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Elimination of leprosy in India: Response by authors
Narasimha P Rao
B-48, Income Tax Colony, Mehdipatnam, Hyderabad 500 028
|How to cite this article:
Rao NP, Lakshmi T. Elimination of leprosy in India: Response by authors. Indian J Dermatol Venereol Leprol 2006;72:153
We thank the authors for responding to our article. Such responses help in consolidating the objections to the way leprosy program is being carried out in India. The health authorities of the Government of India, on 30th January of this year, have declared that India has reached the elimination target by the end of year 2005; which was in many ways predictable by the way the program was run over the last few years. The methods adopted to reach the target in a hurry need a serious appraisal. Leprosy has become, for reasons unknown, more than just a health problem and the ′final push′ to reach the elimination target in time by clever methods and manipulation of numbers has been encouraged by all program managers concerned.
The declaration of elimination of leprosy in parts of the world has undoubtedly discouraged many scientists and funding sources from pursuing it further. The unfortunate experience of premature de-emphasis on research in such infectious diseases as tuberculosis and malaria, however, suggest that with a disease as slow but persistent as leprosy, continued effort to understand the underlying mechanisms of disease is essential to the quest for genuine success in conquering it.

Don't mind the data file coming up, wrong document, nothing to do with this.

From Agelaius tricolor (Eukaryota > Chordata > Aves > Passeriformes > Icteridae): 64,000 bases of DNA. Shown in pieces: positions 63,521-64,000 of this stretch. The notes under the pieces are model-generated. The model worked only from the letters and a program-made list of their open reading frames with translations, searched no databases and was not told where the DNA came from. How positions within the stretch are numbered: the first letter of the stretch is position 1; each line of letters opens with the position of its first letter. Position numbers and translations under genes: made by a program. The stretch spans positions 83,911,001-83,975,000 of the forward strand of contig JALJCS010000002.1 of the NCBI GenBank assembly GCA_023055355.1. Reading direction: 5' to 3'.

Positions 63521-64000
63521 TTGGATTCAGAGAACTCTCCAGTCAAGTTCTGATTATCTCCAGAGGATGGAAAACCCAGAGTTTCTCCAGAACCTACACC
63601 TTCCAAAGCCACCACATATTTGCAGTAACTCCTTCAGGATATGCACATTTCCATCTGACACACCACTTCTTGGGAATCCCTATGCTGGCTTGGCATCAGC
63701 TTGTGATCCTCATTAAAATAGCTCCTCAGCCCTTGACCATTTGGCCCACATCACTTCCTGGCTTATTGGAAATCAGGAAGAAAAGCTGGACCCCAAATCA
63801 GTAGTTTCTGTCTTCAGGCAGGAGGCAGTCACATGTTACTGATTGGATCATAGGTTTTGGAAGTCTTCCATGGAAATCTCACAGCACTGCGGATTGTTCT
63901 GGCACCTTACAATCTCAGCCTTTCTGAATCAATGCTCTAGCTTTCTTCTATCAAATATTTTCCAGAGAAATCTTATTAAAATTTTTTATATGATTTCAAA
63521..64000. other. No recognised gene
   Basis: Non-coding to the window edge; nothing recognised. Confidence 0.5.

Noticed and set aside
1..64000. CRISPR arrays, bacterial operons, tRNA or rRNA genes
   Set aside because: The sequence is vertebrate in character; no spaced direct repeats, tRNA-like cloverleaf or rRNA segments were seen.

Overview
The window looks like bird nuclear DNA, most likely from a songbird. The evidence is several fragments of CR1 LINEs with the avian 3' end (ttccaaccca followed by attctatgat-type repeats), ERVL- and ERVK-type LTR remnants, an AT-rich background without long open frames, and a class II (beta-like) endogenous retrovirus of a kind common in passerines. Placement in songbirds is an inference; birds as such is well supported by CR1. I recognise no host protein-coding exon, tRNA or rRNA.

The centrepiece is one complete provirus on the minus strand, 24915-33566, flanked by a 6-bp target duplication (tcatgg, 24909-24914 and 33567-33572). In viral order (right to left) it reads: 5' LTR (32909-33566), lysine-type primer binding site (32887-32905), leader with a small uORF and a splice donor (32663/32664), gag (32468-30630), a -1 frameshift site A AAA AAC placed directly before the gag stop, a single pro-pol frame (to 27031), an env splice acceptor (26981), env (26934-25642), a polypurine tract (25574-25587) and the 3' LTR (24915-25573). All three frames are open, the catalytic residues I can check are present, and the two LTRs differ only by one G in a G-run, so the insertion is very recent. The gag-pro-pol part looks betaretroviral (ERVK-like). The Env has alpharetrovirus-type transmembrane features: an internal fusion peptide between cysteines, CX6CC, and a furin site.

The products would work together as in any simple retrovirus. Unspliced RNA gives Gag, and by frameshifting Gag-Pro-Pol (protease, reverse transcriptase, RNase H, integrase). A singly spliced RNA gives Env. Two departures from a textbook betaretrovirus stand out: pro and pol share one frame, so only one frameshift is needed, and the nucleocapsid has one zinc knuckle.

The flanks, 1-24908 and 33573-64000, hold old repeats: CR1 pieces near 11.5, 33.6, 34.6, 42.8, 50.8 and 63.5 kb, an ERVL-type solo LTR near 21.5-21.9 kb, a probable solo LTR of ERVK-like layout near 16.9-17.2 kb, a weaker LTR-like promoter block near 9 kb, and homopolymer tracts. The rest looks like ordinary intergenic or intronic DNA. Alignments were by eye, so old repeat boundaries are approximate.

There are other indicators that are of very serious concern. The International Federation of Anti-Leprosy Associations (ILEP), which was funding the very popular ′International Journal of Leprosy and other Mycobacterial Diseases′ all these years, has informed the editorial board of the journal that it will not be able to fund the journal after the year 2005 (personal communication). At the same time, in the ′Indian Journal of Leprosy,′ which is one of the few indexed journals of India, the number of original articles has reduced alarmingly in the last 3 years. These changes do not augur well for the future of leprosy program in general and research in leprosy in particular. If this process of neglect of leprosy is not halted, leprosy, which is still a significant public health problem in India and some parts of Asia, will fade away from the radar of the health authorities, only to re-emerge as a serious health problem later. Sustained efforts should be continued and resources made available to achieve a ′world without leprosy,′ a concept promulgated during the ′World Leprosy Congress′ at Beijing in 1998.
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